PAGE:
And it was fun to see the Guards punish Brod & Dracon by making them share a cell. Fun to see all dem bums jailed there.
We used animation conventions here to try to fool the audience or at least to keep them off-balance. Because often the same actor plays multiple rolls, the mere fact that Salli Richardson was voicing Salli didn't guarantee that Salli and Elisa were the same person. (After all, Coldstone and Taurus aren't the same person. They're not even related. I PROMISE.) Plus models of humans can often be very similar. So the blonde Salli might or might not be Elisa as well. I figured some percentage of our audience would know. Some would miss it completely. Most would just be unsure... and that feeling of uncertainty was what I was counting on. Erin recognized Salli's voice as being the same as Elisa's. But neither her nor Benny were sure if it was really her or not until she took off the wig. When we had her sneak up to the Tower, they were pretty confident... and yet, and yet... I did like the garg's reactions after the fact. All sure. (To be fair, they were looking at a stranger from a distance.)
And by the way, I also liked that Salli's name is (coincidentally) nearly an acronym for Elisa. Maybe we should have spelled it "Salie".
Of course, Elisa looks damn good as a blonde. As always, it's nice to see her in different costumes.
Salli nearly gets the blame for the raid at the chop shop. She saves herself, probably literally, by mock accusing herself. Humor. Everyone's weapon of last resort.
It was also nice to see Elisa in the big sister (or young step-mother) role to Angela. I almost wish we had the time to play that more here.
Now, the question has been raised how Elisa got back on the force again, without getting in trouble after the World Tour. Here's a good part of the answer. She was needed. It's not that Chavez wasn't pissed about the disappearance. But the fact was that Chavez needed an unfamiliar face to infiltrate Brod's organization. Elisa's protracted absense wound up being useful. So Elisa gets in on a major undercover assignment that results in multiple high-profile arrests... and she's back in the fold.
It was also kind of fun to put Elisa in the uncomfortable position of having to protect Dracon.
AH, THE NINETIES...
Payphones. Salli looks wistfully at a payphone. Not that a cellphone would have helped her all that much with Brod watching her every move. But still...
Also, it seems that back in the 90s, a particle-beam weapon could shoot through the metal ceiling of a train... but NOT through seats on the same train. My wife gleefully pointed this out to me.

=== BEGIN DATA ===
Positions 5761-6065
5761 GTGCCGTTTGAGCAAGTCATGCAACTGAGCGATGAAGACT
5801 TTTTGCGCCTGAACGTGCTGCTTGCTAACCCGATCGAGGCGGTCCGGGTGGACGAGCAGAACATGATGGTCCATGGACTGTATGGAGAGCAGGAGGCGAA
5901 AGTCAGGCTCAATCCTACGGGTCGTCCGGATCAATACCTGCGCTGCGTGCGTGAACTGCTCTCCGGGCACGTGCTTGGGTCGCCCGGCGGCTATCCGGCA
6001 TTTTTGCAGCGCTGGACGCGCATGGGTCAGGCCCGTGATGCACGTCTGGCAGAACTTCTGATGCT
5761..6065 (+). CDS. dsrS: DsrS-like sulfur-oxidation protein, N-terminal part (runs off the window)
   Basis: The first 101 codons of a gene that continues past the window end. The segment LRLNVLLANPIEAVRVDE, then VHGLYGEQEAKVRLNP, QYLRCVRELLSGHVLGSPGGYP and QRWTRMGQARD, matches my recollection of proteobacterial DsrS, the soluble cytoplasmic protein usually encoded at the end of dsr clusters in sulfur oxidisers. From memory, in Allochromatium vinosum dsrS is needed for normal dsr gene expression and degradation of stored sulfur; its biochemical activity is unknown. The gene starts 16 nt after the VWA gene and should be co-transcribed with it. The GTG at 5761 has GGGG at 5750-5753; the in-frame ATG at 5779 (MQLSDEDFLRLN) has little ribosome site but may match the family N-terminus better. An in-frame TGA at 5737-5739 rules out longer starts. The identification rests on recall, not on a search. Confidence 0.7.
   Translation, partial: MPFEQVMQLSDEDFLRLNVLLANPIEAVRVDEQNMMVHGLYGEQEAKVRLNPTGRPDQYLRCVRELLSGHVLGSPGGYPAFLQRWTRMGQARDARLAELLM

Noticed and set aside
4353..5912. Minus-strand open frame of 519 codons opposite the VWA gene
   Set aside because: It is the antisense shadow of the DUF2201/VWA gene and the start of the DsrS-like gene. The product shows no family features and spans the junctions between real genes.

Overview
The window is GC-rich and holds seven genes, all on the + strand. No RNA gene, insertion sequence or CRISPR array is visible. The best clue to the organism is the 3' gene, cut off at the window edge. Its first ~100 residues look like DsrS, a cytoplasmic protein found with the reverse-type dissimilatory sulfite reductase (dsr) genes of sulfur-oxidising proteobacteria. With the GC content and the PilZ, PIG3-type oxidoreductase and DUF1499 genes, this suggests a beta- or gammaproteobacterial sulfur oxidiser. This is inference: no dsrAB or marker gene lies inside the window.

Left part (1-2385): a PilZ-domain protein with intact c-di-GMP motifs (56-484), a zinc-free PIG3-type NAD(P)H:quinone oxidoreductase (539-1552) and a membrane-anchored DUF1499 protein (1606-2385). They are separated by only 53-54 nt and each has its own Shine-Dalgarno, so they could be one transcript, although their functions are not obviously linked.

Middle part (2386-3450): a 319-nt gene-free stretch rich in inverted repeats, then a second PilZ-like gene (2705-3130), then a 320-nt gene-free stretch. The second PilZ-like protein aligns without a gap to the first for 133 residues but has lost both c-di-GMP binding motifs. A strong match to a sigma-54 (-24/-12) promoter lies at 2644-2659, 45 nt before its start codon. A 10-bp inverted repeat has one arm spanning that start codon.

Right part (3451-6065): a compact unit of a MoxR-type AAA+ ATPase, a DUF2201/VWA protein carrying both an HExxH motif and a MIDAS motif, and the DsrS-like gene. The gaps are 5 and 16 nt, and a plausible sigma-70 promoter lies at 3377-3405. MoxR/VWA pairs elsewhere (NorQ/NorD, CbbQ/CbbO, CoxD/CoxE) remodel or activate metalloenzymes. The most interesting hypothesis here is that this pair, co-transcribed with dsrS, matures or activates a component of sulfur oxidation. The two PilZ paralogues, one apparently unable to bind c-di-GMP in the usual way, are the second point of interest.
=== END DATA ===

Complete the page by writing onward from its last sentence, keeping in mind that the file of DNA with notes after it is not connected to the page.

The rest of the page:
Anyway, that's my ramble. Where's yours...?
In preparation for my next ramble, here are my notes on the outline for Turf... written after story editor Gary Sperling turned in the episode's outline but before work began on the script itself.
You'll notice that I didn't finish my beat outline. Didn't have time. But I got the ball rolling, and Gary was so good, he didn't need me to do the rest...
Notes on "Turf" Outline...
She can't be a cypher. Nor can she be naive of the Trio's attentions for very long. She can miss it for a beat, then be flattered at first. Then annoyed at their presumptions. We can play the whole range, except non-responsiveness. Also, we'd like to make her fun in her own right. New York (and even the modern world) are still very new to her. Situational excitement can distract her from the Trio's antics. But lets try and get a sense of who she is outside of the context of her parentage.
Also, I feel that we need to know who Angela will wind up with in the long run (assuming there ever is a long run). Gary Sperling and I discussed it, and came to a semi-consensus that Angela and Broadway would make a nice couple. This should NOT be objectively reflected in this episode, and Broadway can make just as big an idiot of himself as Lex and Brooklyn, but if we keep it subtle, I wouldn't mind if viewers were able to look back to this episode and say, "you know, it really started here."
Independent of his romantic prospects, his appetite seemed overwhelming here. No arguments that he likes to eat. And I have no problems depicting him eating, but I don't want his appetite to ever overwhelm his common sense. No hunting for jalapeños when he's on a covert mission. Food does not become a priority when Elisa or the gargoyles' lives are at stake. And per Gary Krisel, we don't even want him to be talking self-consciously about food. It's a background element to his personality, not a defining element. He's imaginative. He likes to roll play. To have a good time. He likes pop culture. He's a fierce warrior. He's sensitive. Kind to animals. Protective. And, yes, he likes to eat.
I'd love at some point (that's that elusive long run mentioned above) to do a story about corruption. But I don't want to depict casual corruption in a story that doesn't have room to deal with it. Xanatos was in prison in "Thrill of the Hunt" and "Enter Macbeth" and got no massive privileges, except maybe a private cell. He ate prison food in the common room, etc. And he was in for a considerably lesser charge and has considerably more wealth at his disposal than Tony. So I don't want to see Dracon bribing guards or living the high life. Again, if our story was about that I wouldn't hesitate. But it's not. So prison is tough and cold and unpleasant. Dracon can have a private cell, a privilege he loses in the epilogue, and he is still running things via communication with Glasses. But he ain't having fun.
When the story opens, she's already in with Brod. In fact from her point of view, the first scene was designed to be the end of her undercover operation. She leads Brod to hit one of Dracon's illegal operations and the cops bust both sides. The plan is screwed up when she is knocked out before the cops arrive. She comes to later and has to improvise from that point on.